Another amazing teen scientist is making headlines for developing advances in cancer research in his after-school hours. Fifteen-year-old Jack Andraka from Maryland, winner of the world's largest high school science research competition, developed a test for pancreatic cancer that is not only 28 times cheaper and faster than current tests in place, but also 100 times more sensitive. Astoundingly, the urine and blood test that he developed can detect this type of cancer with 90 percent accuracy.
Jack received the Gordan E. Moore award at the Intel International Science and Engineering Fair for his groundbreaking research, earning a $75,000 prize. He beat out over 1,500 students from 70 countries to claim the award.
Two runners-up -- Nicholas Schiefer of Ontario, Canada and Ari Dyckovsky of Virginia -- earned $50,000 prizes for their innovations. Nicholas's "microsearch" research used information like tweets and Facebook status updates to improve search engine capabilities, while Ari looked into the atomic basis for quantum teleportation.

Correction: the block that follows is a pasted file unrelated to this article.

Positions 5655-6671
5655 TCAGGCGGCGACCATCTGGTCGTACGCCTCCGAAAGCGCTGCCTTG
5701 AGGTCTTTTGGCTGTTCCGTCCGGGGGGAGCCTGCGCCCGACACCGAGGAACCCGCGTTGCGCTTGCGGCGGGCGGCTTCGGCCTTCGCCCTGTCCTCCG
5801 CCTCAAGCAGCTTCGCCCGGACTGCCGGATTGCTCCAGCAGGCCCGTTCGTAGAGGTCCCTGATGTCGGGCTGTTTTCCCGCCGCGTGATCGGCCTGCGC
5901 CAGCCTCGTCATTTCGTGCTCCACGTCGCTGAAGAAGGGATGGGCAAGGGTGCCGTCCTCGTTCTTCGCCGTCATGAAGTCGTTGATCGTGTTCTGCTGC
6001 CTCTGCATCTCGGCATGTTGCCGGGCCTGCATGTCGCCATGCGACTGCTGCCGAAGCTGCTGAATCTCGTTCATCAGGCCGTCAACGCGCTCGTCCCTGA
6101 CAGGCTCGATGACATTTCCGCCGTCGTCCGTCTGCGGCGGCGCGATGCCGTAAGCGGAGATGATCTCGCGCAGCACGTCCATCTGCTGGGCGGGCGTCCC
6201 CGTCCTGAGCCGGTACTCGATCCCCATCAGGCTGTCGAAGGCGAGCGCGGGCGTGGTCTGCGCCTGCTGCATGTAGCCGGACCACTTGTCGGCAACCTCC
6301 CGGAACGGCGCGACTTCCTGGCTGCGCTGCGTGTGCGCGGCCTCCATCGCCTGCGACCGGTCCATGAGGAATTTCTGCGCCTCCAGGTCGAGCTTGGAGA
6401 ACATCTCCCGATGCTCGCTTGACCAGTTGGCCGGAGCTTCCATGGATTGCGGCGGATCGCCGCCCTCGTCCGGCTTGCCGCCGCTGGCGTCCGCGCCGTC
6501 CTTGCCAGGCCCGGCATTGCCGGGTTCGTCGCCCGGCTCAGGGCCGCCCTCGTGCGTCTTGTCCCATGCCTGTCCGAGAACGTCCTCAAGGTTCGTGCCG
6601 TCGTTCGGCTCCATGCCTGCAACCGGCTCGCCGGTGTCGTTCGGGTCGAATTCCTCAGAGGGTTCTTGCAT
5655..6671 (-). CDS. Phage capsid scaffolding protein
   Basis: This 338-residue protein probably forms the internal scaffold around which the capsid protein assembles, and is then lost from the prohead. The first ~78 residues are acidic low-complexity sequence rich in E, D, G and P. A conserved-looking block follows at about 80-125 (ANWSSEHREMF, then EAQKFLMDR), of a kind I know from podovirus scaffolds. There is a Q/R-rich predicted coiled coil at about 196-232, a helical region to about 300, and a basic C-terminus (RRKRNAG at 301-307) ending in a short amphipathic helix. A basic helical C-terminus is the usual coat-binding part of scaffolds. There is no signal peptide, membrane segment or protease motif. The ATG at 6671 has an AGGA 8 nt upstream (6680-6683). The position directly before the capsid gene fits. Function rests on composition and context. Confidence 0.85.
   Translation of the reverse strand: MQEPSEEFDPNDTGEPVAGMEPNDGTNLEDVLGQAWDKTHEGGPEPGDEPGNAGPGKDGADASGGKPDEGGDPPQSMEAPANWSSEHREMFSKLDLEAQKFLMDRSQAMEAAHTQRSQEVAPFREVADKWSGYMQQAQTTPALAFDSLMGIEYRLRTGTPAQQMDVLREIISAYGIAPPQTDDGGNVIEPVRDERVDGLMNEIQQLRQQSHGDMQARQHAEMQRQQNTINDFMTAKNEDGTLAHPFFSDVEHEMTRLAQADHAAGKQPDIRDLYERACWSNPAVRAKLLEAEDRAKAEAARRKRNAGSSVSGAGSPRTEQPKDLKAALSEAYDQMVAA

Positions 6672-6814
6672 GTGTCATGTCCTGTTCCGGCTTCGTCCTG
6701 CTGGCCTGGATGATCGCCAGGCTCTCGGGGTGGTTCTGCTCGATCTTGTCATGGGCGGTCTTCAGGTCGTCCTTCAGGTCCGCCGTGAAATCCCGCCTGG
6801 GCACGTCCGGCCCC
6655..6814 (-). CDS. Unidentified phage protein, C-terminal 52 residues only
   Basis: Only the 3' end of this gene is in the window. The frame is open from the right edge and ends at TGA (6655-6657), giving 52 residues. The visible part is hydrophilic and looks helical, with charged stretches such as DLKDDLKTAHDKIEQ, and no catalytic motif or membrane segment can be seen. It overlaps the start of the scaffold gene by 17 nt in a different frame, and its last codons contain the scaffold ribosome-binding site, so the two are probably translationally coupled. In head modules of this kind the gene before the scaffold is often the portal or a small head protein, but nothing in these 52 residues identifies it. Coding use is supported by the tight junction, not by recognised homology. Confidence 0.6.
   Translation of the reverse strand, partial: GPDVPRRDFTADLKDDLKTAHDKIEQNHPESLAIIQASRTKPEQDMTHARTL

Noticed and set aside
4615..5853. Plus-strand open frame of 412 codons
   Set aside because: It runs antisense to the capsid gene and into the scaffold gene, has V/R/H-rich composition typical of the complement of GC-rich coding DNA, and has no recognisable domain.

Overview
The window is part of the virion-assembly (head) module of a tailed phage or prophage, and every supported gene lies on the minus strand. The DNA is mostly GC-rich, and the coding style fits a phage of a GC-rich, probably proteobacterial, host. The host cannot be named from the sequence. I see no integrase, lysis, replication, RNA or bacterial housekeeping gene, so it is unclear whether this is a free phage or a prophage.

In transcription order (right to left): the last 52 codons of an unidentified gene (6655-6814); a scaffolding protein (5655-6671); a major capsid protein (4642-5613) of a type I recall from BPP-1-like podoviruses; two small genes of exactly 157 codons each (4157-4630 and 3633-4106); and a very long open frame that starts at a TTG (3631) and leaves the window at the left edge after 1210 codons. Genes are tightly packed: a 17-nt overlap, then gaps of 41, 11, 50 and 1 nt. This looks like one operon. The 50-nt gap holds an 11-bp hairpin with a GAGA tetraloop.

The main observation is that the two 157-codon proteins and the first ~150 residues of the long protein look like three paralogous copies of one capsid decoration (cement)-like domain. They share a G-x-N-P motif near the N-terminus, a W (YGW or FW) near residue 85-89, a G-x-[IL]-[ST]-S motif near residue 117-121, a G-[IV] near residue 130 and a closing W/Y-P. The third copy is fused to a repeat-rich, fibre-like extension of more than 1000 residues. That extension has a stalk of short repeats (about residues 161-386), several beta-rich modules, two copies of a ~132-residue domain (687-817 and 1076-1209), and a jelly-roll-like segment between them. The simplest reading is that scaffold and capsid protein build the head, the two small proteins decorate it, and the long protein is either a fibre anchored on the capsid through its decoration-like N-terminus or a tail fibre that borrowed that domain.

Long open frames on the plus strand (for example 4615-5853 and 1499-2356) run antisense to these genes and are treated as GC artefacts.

Seventeen other Best of Category winners at the week-long Pittsburgh event took home $5,000 prizes for their research.
Like Jack, another group of teen scientists was able to develop a low-cost and high-accuracy development in health research. After learning that drinking unpasteurized milk was leading to greater rates of disease and miscarriage among Nicaraguan women, four girl scounts from Rochester, New York who call themselves the "Hippie Pandas" created a viable milk pasteurization system using beeswax.
And earlier this year, 17-year-old Angela Zhang won $100,000 in the national Siemens Science Competition for devising a potential cure for cancer.
"I'm excited to learn just everything possible," she told CBS News. "Everything in the sciences -- biology, chemistry, physics, engineering, even computer science -- to make new innovations possible."
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